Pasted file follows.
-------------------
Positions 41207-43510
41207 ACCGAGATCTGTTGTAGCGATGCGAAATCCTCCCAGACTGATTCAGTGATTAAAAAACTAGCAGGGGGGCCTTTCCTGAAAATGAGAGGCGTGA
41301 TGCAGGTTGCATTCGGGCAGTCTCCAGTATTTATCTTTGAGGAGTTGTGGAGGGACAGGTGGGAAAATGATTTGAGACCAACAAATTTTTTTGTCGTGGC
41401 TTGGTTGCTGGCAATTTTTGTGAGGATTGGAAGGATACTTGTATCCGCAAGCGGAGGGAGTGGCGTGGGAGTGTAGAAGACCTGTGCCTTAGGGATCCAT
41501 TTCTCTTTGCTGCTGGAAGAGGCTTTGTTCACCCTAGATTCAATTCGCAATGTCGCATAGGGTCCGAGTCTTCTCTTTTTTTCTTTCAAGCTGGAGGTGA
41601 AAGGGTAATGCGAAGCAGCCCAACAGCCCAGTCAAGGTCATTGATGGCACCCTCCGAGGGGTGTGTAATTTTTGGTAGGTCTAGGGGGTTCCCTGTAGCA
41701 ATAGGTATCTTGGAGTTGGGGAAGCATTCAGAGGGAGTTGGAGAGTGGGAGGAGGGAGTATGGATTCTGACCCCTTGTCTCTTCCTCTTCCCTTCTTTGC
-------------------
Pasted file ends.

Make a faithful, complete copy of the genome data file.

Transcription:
Positions 41207-43510
41207 ACCGAGATCTGTTGTAGCGATGCGAAATCCTCCCAGACTGATTCAGTGATTAAAAAACTAGCAGGGGGGCCTTTCCTGAAAATGAGAGGCGTGA
41301 TGCAGGTTGCATTCGGGCAGTCTCCAGTATTTATCTTTGAGGAGTTGTGGAGGGACAGGTGGGAAAATGATTTGAGACCAACAAATTTTTTTGTCGTGGC
41401 TTGGTTGCTGGCAATTTTTGTGAGGATTGGAAGGATACTTGTATCCGCAAGCGGAGGGAGTGGCGTGGGAGTGTAGAAGACCTGTGCCTTAGGGATCCAT
41501 TTCTCTTTGCTGCTGGAAGAGGCTTTGTTCACCCTAGATTCAATTCGCAATGTCGCATAGGGTCCGAGTCTTCTCTTTTTTTCTTTCAAGCTGGAGGTGA
41601 AAGGGTAATGCGAAGCAGCCCAACAGCCCAGTCAAGGTCATTGATGGCACCCTCCGAGGGGTGTGTAATTTTTGGTAGGTCTAGGGGGTTCCCTGTAGCA
41701 ATAGGTATCTTGGAGTTGGGGAAGCATTCAGAGGGAGTTGGAGAGTGGGAGGAGGGAGTATGGATTCTGACCCCTTGTCTCTTCCTCTTCCCTTCTTTGC